What GAO Found
GAO identified research conducted on communicable diseases in air travel in several areas. For example, research has examined how air moves in aircraft and studied the effect of different airline operations—such as boarding aircraft from back to front—on the risk of disease exposure. However, stakeholders GAO interviewed described the need for more research involving real-world situations and human behavior. Additional research could inform the development of evidence-based mitigation measures, policy, and regulations to protect public health. Stakeholders cited several challenges, particularly the lack of federal leadership to facilitate interdisciplinary research and address gaps, to conducting research on communicable diseases in air travel. Stakeholders said researchers’ inability to access aircraft, airports, or data also poses challenges to performing needed research.
Examples of Conditions or Behaviors That May Affect Disease Transmission on an Airplane
Several agencies have focused on those research areas most relevant to their priorities and mission. Such agencies include the Department of Health and Human Services (HHS), the Department of Transportation’s Federal Aviation Administration (FAA), and the Department of Homeland Security (DHS). None of these agencies have undertaken efforts to advance needed research on communicable diseases in air travel more broadly. Officials with each of these agencies said a more coordinated federal approach to identify and advance relevant research could generate valuable information and inform policy development and guidance. In addition, bringing various federal agencies’ assets to bear could link researchers with aviation stakeholders across areas of expertise, provide clearer access to federal funding for research, and help identify needed research across different disciplines.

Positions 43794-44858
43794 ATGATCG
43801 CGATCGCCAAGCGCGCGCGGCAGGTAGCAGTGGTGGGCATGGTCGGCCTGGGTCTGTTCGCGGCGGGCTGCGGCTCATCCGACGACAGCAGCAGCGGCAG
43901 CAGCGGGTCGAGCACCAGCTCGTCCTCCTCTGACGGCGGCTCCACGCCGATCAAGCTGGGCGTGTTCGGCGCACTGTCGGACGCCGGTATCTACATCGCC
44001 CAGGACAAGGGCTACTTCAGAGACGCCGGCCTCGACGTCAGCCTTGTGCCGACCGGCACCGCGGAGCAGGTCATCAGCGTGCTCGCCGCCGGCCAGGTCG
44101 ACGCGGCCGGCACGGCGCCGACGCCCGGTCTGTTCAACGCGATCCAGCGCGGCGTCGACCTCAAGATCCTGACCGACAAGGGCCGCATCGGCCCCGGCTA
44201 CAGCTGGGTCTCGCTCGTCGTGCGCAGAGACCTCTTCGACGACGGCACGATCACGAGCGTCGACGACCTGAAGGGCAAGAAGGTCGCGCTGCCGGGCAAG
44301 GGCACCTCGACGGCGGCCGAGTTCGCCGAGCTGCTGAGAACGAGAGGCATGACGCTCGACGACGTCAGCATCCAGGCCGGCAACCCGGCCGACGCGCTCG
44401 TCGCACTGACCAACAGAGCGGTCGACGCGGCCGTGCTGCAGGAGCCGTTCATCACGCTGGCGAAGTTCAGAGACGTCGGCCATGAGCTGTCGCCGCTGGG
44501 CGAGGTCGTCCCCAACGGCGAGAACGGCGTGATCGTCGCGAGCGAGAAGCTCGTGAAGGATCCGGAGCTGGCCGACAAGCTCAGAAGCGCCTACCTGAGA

While FAA acknowledges that it has broad authority to conduct and sponsor research on communicable diseases in air travel, the agency has historically maintained that this work lies outside its core responsibility for aviation safety. Yet, FAA has prior experience conducting and supporting such research, as well as strong aviation industry ties critical to advancing needed research. In particular, FAA has undertaken related research in the past—usually in response to statutory mandates—including work on disease transmission in aircraft cabins. Moreover, leading the development of a coordinated strategy would be consistent with FAA’s efforts to develop a national aviation-preparedness plan, in coordination with DHS and HHS, as GAO recommended. Such a strategy would help focus research efforts to better inform the development of policies and requirements to protect the health of passengers and crew.
Why GAO Did This Study
The COVID-19 pandemic has intensified ongoing concerns about air travel’s role in spreading disease and raised questions about the safety of passengers and crew. Research that could provide quality information on communicable diseases in air travel can help to protect public health.
The CARES Act includes a provision for GAO to monitor and report on federal efforts related to the COVID-19 pandemic. GAO was also asked to review research on disease transmission in air travel. This report examines: (1) the status of research on communicable diseases in air travel, including stakeholders’ views on additional needed research and challenges to conducting it, and (2) the extent to which FAA and other federal agencies are advancing such research.
To conduct this work, GAO interviewed stakeholders, including federal officials, researchers, and aviation industry and union representatives. GAO also reviewed academic literature and agency documents, including research plans, as well as key considerations for interagency collaboration.
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